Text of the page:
McMurphy convinces Chief to help him over the fence and he steals the institute's bus, along with the inmates.  He goes to pick up Candy (Marya Small) and brings the guys to see a boat. When someone questions him about the boat he's taking, he claims they're all doctors and that they chartered it earlier. Candy warns him about going back to jail, but he brags that they'll just send them back to the institution. He tells Cheswick to drive and instructs the rest of them on how to fish, before taking Candy into the cabin alone. Their interest in fishing disappears once McMurphy is gone, they try to see what he's doing and Cheswick panics and leaves the steering. Jack rights the situation and they bring the boat back to find the authorities waiting.

At the institution, the high level staff is having a conference. They conclude that he isn't crazy, but he is dangerous. Dr. Spivey wants to send him back to prison, but when Nurse Ratched is asked for her opinion she tells them that not helping him would be passing their problem to someone else.

The inmates are playing basketball against the orderlies, who can't do well because McMurphy has Chief just dropping the ball into the basket for them. During an argument with an orderly, McMurphy realizes that they can hold him indefinitely, and his prison term (68 days) doesn't apply. At a therapy meeting, he confronts Nurse Ratched about it and learns that most of the men are in there voluntarily. Nurse Ratched smiles watching him struggle to grasp why they don't just walk out. He tells them:
"What do you think you are, for Chrissake, crazy or somethin'? Well you're not! You're not! You're no crazier than the average asshole out walkin' around on the streets and that's it."

Nurse Ratched opens the floor to inmates responses. They all have different questions, but Cheswick stands up asserting himself about getting his cigarettes. Nurse Ratched orders him to sit down, which he does, but only for a few minutes, getting up again, this time with an orderly arriving to keep him seated. McMurphy asks the guys to give Cheswick a cigarette, and one of them grabs the lit one from Harding's mouth, which they throw back and forth until he loses it when it ends up in Taber's pant cuff.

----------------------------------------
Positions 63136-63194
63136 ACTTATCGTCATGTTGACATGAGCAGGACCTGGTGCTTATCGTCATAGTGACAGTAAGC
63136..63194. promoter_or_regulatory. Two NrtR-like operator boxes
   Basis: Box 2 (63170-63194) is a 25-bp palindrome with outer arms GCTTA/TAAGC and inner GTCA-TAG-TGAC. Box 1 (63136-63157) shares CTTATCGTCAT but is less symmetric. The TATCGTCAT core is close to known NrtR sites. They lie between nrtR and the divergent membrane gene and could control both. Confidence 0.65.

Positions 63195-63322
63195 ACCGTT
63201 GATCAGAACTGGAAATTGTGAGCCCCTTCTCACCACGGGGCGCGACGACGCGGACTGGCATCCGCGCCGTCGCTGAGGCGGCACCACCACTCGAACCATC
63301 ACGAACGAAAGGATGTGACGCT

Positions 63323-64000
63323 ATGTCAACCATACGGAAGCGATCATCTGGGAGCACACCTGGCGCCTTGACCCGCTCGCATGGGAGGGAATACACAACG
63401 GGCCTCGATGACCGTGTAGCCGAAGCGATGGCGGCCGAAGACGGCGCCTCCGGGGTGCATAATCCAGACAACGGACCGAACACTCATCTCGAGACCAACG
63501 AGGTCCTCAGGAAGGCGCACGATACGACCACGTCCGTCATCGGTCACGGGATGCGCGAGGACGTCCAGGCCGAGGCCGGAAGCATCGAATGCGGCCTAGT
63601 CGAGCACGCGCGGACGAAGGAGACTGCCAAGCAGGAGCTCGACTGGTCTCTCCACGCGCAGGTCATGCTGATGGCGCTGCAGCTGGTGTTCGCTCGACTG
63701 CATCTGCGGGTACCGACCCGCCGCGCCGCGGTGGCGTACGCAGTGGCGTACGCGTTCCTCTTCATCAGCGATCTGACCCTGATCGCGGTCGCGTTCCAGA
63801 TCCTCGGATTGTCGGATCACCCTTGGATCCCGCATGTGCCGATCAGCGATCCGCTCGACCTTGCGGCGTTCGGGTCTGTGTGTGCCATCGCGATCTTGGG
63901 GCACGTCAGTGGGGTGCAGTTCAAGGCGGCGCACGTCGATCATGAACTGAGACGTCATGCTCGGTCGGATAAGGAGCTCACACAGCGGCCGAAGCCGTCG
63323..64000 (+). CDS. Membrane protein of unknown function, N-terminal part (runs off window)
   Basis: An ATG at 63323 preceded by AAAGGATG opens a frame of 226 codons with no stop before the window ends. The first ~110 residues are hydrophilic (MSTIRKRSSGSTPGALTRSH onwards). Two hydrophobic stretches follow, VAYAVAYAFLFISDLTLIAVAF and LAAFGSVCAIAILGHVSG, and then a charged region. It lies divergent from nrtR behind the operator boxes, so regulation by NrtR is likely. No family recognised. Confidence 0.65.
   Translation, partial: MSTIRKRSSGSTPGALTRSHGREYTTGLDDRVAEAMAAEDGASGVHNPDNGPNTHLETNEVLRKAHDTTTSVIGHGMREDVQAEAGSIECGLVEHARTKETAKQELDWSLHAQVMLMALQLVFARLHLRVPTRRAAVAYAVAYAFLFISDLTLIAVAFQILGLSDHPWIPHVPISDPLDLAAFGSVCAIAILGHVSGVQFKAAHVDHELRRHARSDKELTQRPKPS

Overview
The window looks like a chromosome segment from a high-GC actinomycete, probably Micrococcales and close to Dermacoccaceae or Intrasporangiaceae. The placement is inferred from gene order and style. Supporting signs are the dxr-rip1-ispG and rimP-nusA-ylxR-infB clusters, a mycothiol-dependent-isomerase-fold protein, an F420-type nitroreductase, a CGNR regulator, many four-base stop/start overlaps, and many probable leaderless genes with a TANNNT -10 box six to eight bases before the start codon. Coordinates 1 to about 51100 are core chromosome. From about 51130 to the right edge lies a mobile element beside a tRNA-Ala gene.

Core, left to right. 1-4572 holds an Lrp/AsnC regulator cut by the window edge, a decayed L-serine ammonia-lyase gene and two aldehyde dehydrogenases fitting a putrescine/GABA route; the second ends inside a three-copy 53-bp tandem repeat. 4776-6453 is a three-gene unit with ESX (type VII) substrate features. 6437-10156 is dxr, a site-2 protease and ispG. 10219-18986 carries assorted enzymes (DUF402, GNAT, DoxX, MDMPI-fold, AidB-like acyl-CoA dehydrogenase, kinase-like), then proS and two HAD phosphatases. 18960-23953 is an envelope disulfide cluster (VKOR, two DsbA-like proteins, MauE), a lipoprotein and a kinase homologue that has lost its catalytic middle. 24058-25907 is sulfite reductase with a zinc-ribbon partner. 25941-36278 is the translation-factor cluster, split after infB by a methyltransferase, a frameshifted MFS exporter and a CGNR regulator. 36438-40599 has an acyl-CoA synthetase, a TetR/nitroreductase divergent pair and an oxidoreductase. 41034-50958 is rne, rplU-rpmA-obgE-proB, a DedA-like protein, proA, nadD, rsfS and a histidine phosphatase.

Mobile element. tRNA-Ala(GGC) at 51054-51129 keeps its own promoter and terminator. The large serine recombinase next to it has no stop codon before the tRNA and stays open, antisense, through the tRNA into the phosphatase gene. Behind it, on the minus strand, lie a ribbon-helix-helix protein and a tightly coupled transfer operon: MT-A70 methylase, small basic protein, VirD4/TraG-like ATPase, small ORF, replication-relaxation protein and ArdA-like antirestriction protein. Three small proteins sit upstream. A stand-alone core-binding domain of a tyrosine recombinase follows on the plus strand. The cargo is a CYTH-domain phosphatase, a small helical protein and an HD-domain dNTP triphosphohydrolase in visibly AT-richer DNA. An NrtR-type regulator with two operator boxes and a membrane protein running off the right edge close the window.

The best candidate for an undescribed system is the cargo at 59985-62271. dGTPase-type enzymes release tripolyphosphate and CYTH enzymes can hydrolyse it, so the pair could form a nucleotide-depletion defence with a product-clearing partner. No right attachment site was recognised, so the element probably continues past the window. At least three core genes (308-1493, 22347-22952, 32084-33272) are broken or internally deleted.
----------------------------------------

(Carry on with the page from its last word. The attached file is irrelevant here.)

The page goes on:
Cheswick can't control himself and starts demanding an answer from Nurse Ratched. She tells them that due to McMurphy winning away all their cigarettes, their tub room (where they play poker) are suspended and their cigarettes are to be rationed. Cheswick gets more angry and takes her on directly saying :Rules? PISS ON YOUR FUCKING RULES! I AIN'T NO LITTLE KID!

Taber stands up and starts screaming (the cigarette is burning him) McMurphy realizes Ratched is about to go ballistic and tries to convince Cheswick to sit down. Unable to calm him, McMurphy punches through the glass medication table window and grabs a carton to give to Cheswick. Things soon get completely out of hand when McMurphy punches an orderly trying to confront him. The orderly pins him to the ground and threatens him, when Chief notices and runs over, picking up the orderly as if he was nothing. Many others rush down the hall and restrain them.Cheswick, Chief, an McMurphy are then bound and brought to another are of the institution where the halls are filled with mindless seeming inmates. Chief and McMurphy are given medication but they bring Cheswick somewhere else, which starts him in a panic again. When Chief and McMurphy are alone, Chief says "Thank You." to McMurphy for a piece of gum. Chief reveals that he can talk and hear. McMurphy is ecstatic to find that the Chief fooled them, and tells him they should leave together. They call McMurphy next and strap him to a table and administer electroshock therapy.